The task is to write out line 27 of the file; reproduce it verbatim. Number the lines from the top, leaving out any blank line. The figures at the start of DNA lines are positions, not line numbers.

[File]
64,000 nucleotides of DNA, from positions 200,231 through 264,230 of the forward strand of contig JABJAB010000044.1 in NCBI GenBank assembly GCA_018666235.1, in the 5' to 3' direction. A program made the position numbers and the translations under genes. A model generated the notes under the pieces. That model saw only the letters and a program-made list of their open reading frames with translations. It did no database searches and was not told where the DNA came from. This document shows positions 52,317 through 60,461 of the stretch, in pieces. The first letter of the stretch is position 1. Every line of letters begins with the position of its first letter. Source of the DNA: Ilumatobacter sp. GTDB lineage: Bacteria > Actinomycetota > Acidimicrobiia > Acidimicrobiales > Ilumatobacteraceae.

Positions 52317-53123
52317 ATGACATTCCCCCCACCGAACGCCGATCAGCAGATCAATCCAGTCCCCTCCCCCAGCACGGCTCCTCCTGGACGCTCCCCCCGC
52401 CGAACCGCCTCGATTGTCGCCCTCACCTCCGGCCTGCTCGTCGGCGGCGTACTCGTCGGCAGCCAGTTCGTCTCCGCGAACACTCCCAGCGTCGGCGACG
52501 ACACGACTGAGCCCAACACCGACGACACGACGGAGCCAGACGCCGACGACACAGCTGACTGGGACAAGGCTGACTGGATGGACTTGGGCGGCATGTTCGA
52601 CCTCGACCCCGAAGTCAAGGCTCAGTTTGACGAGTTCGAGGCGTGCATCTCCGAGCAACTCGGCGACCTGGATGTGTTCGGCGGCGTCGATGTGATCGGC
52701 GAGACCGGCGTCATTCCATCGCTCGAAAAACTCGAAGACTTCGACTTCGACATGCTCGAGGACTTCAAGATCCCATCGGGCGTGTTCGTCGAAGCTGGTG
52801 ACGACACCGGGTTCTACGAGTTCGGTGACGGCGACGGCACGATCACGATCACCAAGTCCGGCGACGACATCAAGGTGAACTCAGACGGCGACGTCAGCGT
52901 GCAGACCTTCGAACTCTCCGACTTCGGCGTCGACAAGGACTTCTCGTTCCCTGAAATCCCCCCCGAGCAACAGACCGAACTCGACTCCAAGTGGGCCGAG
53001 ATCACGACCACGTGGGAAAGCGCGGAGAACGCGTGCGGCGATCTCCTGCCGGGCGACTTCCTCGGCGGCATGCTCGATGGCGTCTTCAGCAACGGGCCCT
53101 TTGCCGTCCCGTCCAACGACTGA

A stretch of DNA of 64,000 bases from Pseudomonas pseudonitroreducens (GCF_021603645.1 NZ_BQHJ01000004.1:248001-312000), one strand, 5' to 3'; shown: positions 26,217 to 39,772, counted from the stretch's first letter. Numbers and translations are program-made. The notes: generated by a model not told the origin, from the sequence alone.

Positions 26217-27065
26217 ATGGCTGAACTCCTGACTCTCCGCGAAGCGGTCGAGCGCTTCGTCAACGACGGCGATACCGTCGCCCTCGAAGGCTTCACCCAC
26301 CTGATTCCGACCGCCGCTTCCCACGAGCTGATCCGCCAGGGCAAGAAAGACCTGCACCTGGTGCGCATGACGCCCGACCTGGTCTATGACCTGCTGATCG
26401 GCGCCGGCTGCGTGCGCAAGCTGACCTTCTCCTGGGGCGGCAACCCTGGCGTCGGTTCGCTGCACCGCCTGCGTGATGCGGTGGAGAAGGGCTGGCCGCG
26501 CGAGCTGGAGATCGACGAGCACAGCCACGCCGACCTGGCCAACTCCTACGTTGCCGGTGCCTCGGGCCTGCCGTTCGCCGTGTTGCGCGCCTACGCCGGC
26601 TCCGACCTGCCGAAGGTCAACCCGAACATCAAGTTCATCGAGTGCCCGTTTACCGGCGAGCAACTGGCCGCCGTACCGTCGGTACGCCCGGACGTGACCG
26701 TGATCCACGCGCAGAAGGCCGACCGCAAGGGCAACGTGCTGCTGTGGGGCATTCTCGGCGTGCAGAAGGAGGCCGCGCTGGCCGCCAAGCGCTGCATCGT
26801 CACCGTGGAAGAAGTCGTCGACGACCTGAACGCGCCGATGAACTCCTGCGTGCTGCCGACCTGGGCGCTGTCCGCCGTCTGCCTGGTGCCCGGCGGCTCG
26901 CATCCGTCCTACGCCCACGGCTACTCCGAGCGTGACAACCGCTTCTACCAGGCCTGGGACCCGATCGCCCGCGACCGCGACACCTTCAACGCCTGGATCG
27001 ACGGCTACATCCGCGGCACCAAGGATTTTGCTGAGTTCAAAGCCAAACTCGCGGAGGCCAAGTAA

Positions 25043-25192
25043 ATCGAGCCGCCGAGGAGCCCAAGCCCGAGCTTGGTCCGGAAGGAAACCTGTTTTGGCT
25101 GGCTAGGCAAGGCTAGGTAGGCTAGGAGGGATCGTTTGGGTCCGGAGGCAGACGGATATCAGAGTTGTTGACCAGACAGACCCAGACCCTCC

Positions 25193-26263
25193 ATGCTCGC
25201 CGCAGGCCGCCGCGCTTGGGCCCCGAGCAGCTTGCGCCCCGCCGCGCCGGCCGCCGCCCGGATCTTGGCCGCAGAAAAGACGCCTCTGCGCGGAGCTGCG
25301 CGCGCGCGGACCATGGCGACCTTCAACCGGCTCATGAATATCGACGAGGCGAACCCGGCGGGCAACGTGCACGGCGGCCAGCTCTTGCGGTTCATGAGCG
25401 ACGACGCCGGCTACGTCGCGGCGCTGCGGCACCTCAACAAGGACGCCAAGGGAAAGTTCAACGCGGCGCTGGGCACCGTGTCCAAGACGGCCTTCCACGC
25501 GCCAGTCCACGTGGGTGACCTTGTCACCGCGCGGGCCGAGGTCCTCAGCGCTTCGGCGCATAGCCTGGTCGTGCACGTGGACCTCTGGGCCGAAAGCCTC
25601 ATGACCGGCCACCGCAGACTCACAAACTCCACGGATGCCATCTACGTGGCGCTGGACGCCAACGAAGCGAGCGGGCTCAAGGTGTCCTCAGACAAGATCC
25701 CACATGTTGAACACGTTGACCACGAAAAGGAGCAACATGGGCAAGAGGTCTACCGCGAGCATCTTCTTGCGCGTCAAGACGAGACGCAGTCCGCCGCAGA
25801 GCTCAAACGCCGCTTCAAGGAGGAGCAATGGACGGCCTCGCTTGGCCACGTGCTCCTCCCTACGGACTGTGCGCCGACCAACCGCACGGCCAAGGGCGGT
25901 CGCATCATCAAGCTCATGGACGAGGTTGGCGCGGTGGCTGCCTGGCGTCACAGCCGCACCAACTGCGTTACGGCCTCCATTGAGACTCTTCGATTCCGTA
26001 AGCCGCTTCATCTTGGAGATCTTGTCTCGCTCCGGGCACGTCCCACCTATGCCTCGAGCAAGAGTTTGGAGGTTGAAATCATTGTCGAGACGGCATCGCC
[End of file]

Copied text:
25193 ATGCTCGC